Public warned of possible flood of “cold lava” after eruption

More eruptions are expected.

Indonesia’s Sinabung volcano in northern Sumatra erupted yesterday (Dec 18), spewing clouds of ash into the sky, the Xinhua news agency reported.

“Hot clouds were seen rising 2,500m to the east-southeast and 3,500m (more than two miles) to the south,” said Armen Putra,  head of the Sinabung volcano monitoring post.

The public should also remain alert for the possibility of a flood of cold lava coming from the volcano due to the recent rainy weather. (I’ve never heard of “cold lava” before.)

Thanks to Laurel for this link

11 thoughts on “Public warned of possible flood of “cold lava” after eruption”

  1. That would be a particularly poor rendition of “lahar”, or “volcanic mud flow.” Such flows can range from so hot the can cook fish to the coolness and consistency of concrete – complete with aggregate. The northern Sierra Nevada and Cascade mountains are mantled in immensely thick mud flows. These are distinct from glowing ash flows where the material is hot, even molten and will consolidate into welded tuff if the cloud comes to rest quickly while the ash fragments are still molten.

    • Your comment is true in all regards but could you clarify ‘if the cloud comes to rest quickly’ ,,,,,,do you mean that if volcanic activity stops at just that time?? Thanks for your time.

      • No I don’t think he is saying that.
        Pyroclastic eruptions tend to start with a massive Ash/steam cloud suspended above the volcano which is dependent on the heat contained within the cloud, eventually the steam condenses out and the whole mass descends rapidly, – and the cloud touches the ground. But the eruption continues after the initial eruption.
        It’s very likely that a volcano’s upper reaches in a Tropical Rain forest area such as Sumatra would have a high water content, prior to the eruption. Mt St Helens exhibited a similar eruption when it flash converted its Glacial cap into steam and the resulting lahars.

        • Thanks Jim ,, So sometimes the result of a volcanic eruption is torrential rains in the area of the volcano and sometimes not depending on many factors. Always more to learn. Appreciate your input.

  2. “Lahar” is actually an Indonesian word. It’s not some English derivation of the word “Lava”.
    Lahar literally means cold volcanic mud flow.
    “Awan Panas” – Pyroclastic flows or Nuee Ardente are the real killers – they’re a fast-moving current of hot gas and volcanic matter – when cold deposited as tephra.

    Pyroclastic flows have run out as far as 7 kilometers from the vent from Sinabung. There are several villages now covered by the ash and tephra deposits from these flows.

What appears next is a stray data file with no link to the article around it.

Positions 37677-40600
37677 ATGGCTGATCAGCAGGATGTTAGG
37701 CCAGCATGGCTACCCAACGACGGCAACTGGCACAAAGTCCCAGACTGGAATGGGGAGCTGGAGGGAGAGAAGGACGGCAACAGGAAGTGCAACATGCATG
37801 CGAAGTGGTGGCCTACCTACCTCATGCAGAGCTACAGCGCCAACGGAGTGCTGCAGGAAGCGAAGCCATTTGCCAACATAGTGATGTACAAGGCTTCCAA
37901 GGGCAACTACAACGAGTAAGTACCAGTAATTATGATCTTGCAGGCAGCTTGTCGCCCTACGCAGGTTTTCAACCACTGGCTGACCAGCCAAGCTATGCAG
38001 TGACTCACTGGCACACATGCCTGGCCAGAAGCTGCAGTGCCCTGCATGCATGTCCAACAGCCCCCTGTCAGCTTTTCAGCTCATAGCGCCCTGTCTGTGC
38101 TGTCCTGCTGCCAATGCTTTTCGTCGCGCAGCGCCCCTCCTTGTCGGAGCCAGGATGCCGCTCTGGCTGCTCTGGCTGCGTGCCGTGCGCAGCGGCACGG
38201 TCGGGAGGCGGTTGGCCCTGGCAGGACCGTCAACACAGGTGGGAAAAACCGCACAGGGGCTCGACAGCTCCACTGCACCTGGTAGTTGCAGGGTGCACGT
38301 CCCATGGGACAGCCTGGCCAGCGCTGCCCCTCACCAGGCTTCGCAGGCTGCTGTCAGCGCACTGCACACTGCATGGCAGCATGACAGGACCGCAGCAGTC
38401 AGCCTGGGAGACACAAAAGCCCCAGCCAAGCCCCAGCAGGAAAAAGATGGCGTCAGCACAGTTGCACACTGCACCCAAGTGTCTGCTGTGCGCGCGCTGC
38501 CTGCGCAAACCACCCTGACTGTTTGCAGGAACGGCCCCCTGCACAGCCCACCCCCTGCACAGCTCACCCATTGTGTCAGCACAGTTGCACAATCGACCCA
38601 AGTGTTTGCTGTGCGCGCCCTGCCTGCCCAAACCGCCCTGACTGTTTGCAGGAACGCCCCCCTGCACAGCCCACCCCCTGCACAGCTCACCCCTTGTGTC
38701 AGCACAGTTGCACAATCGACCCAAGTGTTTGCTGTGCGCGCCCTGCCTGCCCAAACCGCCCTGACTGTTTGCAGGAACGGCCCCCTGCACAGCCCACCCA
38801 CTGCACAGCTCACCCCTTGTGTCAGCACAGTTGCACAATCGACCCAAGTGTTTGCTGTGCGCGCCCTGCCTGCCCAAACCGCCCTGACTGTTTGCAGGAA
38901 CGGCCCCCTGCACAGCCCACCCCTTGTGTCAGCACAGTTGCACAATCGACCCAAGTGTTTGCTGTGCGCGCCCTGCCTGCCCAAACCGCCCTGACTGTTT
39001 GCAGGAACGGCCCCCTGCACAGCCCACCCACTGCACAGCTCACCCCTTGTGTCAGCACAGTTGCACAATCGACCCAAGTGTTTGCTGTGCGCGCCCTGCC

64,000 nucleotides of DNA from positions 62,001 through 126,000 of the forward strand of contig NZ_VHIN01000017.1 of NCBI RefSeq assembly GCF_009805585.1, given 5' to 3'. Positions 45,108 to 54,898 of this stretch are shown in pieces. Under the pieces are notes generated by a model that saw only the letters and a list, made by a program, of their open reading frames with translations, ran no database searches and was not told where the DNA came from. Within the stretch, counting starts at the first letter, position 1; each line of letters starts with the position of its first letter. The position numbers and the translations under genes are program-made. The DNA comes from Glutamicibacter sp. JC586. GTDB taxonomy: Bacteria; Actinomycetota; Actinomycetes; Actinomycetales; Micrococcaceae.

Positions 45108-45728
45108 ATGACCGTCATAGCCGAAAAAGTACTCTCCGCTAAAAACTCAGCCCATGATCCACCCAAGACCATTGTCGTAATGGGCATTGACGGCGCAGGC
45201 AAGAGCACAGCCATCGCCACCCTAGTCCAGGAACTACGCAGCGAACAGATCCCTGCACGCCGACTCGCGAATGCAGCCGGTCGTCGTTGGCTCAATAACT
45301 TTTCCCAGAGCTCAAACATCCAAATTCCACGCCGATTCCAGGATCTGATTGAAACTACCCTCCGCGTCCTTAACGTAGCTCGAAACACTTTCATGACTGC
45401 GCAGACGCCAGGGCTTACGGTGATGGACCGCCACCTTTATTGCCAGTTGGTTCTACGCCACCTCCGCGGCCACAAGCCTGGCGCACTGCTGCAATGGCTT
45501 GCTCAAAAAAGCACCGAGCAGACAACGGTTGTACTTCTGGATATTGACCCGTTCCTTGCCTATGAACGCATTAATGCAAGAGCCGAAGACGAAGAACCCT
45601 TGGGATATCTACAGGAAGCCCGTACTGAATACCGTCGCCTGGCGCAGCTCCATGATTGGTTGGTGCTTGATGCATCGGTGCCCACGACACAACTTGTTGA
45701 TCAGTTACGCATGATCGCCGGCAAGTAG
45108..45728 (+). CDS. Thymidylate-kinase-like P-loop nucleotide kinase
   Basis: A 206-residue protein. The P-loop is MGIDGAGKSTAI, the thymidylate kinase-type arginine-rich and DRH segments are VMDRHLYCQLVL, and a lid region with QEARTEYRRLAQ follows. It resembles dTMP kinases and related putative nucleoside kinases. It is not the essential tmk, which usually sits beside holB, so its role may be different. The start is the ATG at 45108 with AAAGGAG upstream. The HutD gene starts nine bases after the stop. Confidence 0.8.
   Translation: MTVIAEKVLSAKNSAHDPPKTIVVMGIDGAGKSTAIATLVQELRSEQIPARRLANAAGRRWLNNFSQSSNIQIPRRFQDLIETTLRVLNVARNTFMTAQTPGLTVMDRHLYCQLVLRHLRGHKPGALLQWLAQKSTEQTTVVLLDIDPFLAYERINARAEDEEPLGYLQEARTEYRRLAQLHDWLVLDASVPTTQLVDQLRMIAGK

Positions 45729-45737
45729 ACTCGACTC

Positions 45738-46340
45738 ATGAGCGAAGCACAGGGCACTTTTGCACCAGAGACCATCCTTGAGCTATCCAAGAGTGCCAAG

Sinabung is in the province of North Sumatera – 3 degrees north of the equator. As such is subjected to torrential monsoonal downpours – hence the potential of mass destruction of farms and villagers adjacent the water courses where the lahars descend.

    Sinabung erupts every day – sometimes 2 – 4 times and more. Ash plumes to 2.5 kilometers above the volcano are very common.

    It’s now been erupting for years – since 2010. Initially there was much activity but later slowed down – eruptions every few days or a week apart. Now they are coming every day.

    This is a dangerous volcano. if you think that the Indonesian Volcano authorities are worried about the situation – you can bet your sweet bippy they are. Agung in Bali is a sideshow compared to the eruptive problems Sinabung would cause in the event of a large major eruption.

    The information you find on wiki or other sources – even geo-technical sites is not quite accurate. Sinabung has always been active. It hasn’t been dormant for thousands of years.
    There were some small explosive events in 1881. Probably an eruptive event 400 years ago. There have been continuous fumarole activity since pre-colonial times.

    So how do I know all this? Wife has family who live in the town of Berastagi which overlooks Sinabung. They have lived there since pre WWII. There’s a family house within 10 kilometers line of site of Sinabung. I’ve been there many times since the 1970’s.

  3. Usually lahars are generate by melting snow mixing up with volcanic ash above the volcano slopes. They are more responsible of death than lava itself. In 1985 lahar from Nevado del Ruiz caused about 85.000 casualties.

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